La bella Iowa?

So this afternoon, following a morning of errands, I tackled the yard again: grass-cutting, edging, cleaning off the sidewalk, and then weeding, till my clothes were completely soaked with sweat. I mean, even my socks.  And my old yard sneakers.  Tomatoes have rocketed up and out, putting on green fruit like crazy, necessitating some tucking-in and roping-up of big straggling branches.  Tonight, the air is so hot and humid that my windows are fogged from the contact between the air conditioner and the outside, every one.  By the time I called it quits – left the wheelbarrow of weeds right where it was and came in and cleaned up – I was starting to feel what old Southern folks call “the bear gettin’ me.”

Mellowness was the order of the rest of the afternoon.  Since it was getting on to dinner, I poured some cold white wine and gathered a basket full of four of the six different kinds of basil I’m growing this year, whirled it up with some olive oil and lemon juice and lemon zest and a few peanuts (not the purist touch, but what was in the cupboard) and pasta.  And I took my bowl and glass to my backyard chair with my latest obsession, which I’m far from alone in sharing: a book about Italy.

Yes, I am on the Frances Mayes bandwagon, only about ten years behind.  But seriously, is there any better summertime reading? Hard to tell what I like more, the accounts of house and garden restoration (which is catnip to someone like me) or the recipes in the book (many ingredients for which I am growing — eggplants, peppers, and even, unwillingly, rabbits) or the lyrical reflections on place, mingling her memories of her native South with Tuscany.  I sipped my wine, ate my own fresh pesto from my own basil, and drifted into a sort of dream.  The air was hot but soft, with no bugs.  My garden, brought to order under my own hand, hummed with quiet satisfied life around me.  And it seemed to be in a kind of kinship of latitude, or attitude, with rural Italy – farms, country towns, people working with their hands, raising from the ground what they want to eat.  We do that here in our corner of Iowa.  I do it in my own backyard.  Immersed in the book, sitting in my own yard, I wondered for a second whether I was here or there.  I felt part of the larger, serene unity of places where people grow things by hand: it is a country of its own, all over the world. And I’m a citizen.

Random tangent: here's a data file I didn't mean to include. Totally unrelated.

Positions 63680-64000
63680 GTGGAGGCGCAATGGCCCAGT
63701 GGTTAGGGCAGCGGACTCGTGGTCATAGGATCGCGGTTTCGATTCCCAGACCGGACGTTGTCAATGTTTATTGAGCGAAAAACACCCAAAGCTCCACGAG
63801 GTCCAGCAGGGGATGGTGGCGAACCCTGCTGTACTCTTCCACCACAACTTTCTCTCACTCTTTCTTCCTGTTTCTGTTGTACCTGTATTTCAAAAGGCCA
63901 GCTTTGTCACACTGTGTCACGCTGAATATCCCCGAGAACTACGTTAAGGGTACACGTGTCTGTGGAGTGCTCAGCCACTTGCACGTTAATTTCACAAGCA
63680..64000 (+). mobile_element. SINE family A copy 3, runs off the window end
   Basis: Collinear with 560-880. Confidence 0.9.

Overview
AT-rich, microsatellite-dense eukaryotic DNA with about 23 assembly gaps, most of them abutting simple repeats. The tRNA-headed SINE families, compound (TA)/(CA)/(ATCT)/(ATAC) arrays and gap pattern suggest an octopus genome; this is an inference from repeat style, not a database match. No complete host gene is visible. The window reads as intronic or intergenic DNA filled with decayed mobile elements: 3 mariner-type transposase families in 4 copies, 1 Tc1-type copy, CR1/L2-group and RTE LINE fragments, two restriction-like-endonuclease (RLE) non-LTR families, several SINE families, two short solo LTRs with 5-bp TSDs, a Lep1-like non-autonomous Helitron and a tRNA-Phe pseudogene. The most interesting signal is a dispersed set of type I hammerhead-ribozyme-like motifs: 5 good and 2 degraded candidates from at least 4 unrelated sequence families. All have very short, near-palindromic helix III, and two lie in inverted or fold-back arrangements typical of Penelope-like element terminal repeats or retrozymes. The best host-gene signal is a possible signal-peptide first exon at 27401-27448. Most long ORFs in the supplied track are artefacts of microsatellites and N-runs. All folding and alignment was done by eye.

I thought: It has always been my dream to go to Italy.  And getting out of debt is the first step to getting there.  I have begun to secure my life here.  And that means, in the words of Thoreau, putting foundations under some of my lifelong dreams as well.  I remember reading a story in a financial planning book years ago in which the author and a friend went to Italy.  The friend admired a statue and bought it on the spot – for several thousand dollars.  When asked about it, she said, simply, “I don’t waste my money on stupid things.  So when I see something I really love, I can have it.”

This fall, the savings begin.  And I get one step closer to a lot of other dreams.

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16 Responses to La bella Iowa?

  1. robin says:

    A lovely piece, Amy (as usual). I share your belief that one part of the solution to the misery we’re all enduring in this economy is getting our own financial houses in order. What we learned, in the last 40 decades, is how to live within our means, how to save, and how to distinguish between a want and a need. I a bed, food, water and some kind of transportation to get me to the work I love; almost everything else is a . Learning to save for the wants has been a revelation for me.